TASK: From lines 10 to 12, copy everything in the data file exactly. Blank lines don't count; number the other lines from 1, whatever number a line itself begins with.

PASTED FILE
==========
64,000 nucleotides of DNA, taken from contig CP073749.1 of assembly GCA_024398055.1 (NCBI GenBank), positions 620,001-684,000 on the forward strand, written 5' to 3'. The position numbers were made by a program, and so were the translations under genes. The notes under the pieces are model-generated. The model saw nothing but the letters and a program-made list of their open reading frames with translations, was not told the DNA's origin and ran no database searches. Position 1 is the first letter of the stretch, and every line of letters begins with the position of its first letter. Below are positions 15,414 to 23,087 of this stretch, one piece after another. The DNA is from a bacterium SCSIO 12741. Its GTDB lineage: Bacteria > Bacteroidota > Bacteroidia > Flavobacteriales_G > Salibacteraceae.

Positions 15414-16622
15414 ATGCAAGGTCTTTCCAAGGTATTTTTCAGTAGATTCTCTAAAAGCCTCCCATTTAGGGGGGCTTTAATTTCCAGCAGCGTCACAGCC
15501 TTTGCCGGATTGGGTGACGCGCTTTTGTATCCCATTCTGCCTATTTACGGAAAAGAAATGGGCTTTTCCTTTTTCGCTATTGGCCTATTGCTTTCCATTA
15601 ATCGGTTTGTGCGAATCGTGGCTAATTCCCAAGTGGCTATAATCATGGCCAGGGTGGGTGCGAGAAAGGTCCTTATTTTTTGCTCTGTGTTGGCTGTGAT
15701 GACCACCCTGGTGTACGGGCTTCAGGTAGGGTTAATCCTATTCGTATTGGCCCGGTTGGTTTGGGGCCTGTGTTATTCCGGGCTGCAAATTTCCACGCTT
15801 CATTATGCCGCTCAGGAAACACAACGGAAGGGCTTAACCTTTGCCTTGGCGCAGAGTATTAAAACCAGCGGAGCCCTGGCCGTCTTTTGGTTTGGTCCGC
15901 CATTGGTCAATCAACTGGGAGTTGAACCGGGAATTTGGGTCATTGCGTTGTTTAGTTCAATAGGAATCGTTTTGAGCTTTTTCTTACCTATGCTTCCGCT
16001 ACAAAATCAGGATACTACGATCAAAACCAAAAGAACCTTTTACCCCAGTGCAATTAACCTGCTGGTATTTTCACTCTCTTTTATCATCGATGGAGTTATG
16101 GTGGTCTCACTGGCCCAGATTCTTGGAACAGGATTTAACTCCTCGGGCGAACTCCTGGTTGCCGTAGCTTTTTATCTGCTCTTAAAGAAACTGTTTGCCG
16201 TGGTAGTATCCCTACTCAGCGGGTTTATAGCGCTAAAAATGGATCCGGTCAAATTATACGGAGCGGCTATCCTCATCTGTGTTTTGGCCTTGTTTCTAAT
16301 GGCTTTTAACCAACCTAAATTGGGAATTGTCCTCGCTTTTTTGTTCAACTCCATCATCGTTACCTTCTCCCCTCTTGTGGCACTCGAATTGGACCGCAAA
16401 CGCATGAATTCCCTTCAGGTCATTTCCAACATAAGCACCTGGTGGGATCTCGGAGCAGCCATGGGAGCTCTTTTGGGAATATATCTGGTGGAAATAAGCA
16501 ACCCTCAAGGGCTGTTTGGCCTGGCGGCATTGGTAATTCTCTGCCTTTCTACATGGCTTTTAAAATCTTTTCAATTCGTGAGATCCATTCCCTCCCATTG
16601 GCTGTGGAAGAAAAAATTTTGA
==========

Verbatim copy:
16101 GTGGTCTCACTGGCCCAGATTCTTGGAACAGGATTTAACTCCTCGGGCGAACTCCTGGTTGCCGTAGCTTTTTATCTGCTCTTAAAGAAACTGTTTGCCG
16201 TGGTAGTATCCCTACTCAGCGGGTTTATAGCGCTAAAAATGGATCCGGTCAAATTATACGGAGCGGCTATCCTCATCTGTGTTTTGGCCTTGTTTCTAAT
16301 GGCTTTTAACCAACCTAAATTGGGAATTGTCCTCGCTTTTTTGTTCAACTCCATCATCGTTACCTTCTCCCCTCTTGTGGCACTCGAATTGGACCGCAAA